Prince Harry's former bodyguard believes the Duke of Sussex has made a "mistake" during his battle with the Home Office.
Permission has been won by Harry to challenge the Government's decision to deny him police protection in Britain after stepping back from his official Royal Family duties and moving to the United States, where he now lives with his wife Meghan Markle and their two children Archie and Lilibet.
READ MORE:Prince Harry and Meghan Markle 'need access to security before it's too late'
But that legal action has been described as "unwise" by Ken Wharfe – a former police protection officer who previously worked with Harry, his mother Princess Diana and his elder brother William, reports The Express.
Mr Wharfe has argued that Harry and his family would never have been left without protection when they were in the UK.
Last week, the Duke filed a second lawsuit against the Government over its decision not to allow him to pay for police protection for himself and his family when visiting North America after he stepped down from his Royal duties in 2020.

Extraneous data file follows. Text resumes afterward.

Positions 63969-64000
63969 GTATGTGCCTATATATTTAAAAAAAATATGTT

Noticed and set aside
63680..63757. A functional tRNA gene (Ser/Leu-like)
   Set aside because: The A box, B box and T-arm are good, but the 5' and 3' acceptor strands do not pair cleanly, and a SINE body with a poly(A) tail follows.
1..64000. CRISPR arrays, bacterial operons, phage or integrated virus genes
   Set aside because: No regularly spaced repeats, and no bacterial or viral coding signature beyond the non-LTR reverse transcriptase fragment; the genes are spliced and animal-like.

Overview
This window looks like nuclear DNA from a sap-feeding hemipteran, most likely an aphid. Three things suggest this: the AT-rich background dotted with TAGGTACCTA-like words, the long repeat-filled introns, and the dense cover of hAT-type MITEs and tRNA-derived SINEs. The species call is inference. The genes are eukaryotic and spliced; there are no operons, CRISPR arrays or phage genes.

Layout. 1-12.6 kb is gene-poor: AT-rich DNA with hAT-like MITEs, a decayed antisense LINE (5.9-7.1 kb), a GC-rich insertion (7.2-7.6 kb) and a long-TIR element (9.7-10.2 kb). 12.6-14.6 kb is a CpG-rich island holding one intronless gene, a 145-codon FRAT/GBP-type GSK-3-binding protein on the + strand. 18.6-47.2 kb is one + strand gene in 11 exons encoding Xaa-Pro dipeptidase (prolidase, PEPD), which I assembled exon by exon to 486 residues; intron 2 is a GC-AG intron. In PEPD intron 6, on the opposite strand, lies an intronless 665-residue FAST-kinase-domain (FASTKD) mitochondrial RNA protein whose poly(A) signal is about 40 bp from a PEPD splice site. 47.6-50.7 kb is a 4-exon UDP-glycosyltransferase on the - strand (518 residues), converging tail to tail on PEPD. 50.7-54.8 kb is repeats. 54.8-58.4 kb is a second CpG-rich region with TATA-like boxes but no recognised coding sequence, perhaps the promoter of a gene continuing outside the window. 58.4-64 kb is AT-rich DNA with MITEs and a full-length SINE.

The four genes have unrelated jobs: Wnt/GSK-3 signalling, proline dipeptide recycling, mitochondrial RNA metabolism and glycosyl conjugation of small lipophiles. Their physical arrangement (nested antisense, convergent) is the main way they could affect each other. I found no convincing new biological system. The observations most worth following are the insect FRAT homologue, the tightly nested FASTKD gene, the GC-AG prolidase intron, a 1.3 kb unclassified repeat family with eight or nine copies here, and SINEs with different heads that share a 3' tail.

Harry's complaint against the Home Office is over a decision to deny him the right to personally pay for specialist Scotland Yard officers with access to national intelligence to protect the Sussexes when they are in the UK.
The case follows a similar complaint against the Home Office for removing his automatic police protection, which is due to go to a judicial review in the High Court.
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Mr Wharfe told the Mirror’s Pod Save the Queen podcast: "I think it was an unwise thing to do (to take legal action against the British Government and the Metropolitan Police) because that, in essence, raises negative publicity."
Harry and Meghan now rely upon a private security team in the US but their legal representatives argue this team does not have adequate jurisdiction abroad or access to UK intelligence information which is needed to keep the Sussex family safe.
Mr Wharfe said: "I think the Government and the Metropolitan Police would have seen it would have been wrong to see this man, a global icon and celebrity in his own right, step onshore in the United Kingdom without any protection whatsoever."
He added: "So that was never the case that the Government and the police wouldn't have provided a liaison to guarantee his safety and that of his wife and children.
"My own view is that Harry rather overplayed that and that was a mistake on his part. The country does have a responsibility to make sure that he is safe.
"But I don't see the Government or the police for that matter caving in on it. I think Harry will have to work a little bit harder and understand that the Government and the police are here to help him and they will do so."
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